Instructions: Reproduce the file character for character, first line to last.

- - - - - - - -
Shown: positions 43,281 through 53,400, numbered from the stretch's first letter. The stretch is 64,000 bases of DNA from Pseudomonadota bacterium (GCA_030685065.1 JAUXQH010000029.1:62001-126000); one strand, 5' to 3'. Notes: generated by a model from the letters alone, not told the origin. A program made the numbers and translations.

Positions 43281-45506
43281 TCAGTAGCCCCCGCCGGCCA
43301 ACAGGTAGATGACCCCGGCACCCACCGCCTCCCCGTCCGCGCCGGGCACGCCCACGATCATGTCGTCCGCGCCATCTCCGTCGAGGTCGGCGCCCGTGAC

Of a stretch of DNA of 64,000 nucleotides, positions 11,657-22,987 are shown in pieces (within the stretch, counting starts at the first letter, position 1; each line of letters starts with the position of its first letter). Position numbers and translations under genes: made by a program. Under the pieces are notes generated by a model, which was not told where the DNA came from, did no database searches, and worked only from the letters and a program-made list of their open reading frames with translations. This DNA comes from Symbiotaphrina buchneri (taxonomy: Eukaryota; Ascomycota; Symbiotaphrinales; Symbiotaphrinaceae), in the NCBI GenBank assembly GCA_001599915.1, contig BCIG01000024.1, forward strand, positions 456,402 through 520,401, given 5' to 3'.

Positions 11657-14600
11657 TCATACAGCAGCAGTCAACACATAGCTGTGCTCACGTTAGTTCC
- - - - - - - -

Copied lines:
Shown: positions 43,281 through 53,400, numbered from the stretch's first letter. The stretch is 64,000 bases of DNA from Pseudomonadota bacterium (GCA_030685065.1 JAUXQH010000029.1:62001-126000); one strand, 5' to 3'. Notes: generated by a model from the letters alone, not told the origin. A program made the numbers and translations.

Positions 43281-45506
43281 TCAGTAGCCCCCGCCGGCCA
43301 ACAGGTAGATGACCCCGGCACCCACCGCCTCCCCGTCCGCGCCGGGCACGCCCACGATCATGTCGTCCGCGCCATCTCCGTCGAGGTCGGCGCCCGTGAC

Of a stretch of DNA of 64,000 nucleotides, positions 11,657-22,987 are shown in pieces (within the stretch, counting starts at the first letter, position 1; each line of letters starts with the position of its first letter). Position numbers and translations under genes: made by a program. Under the pieces are notes generated by a model, which was not told where the DNA came from, did no database searches, and worked only from the letters and a program-made list of their open reading frames with translations. This DNA comes from Symbiotaphrina buchneri (taxonomy: Eukaryota; Ascomycota; Symbiotaphrinales; Symbiotaphrinaceae), in the NCBI GenBank assembly GCA_001599915.1, contig BCIG01000024.1, forward strand, positions 456,402 through 520,401, given 5' to 3'.

Positions 11657-14600
11657 TCATACAGCAGCAGTCAACACATAGCTGTGCTCACGTTAGTTCC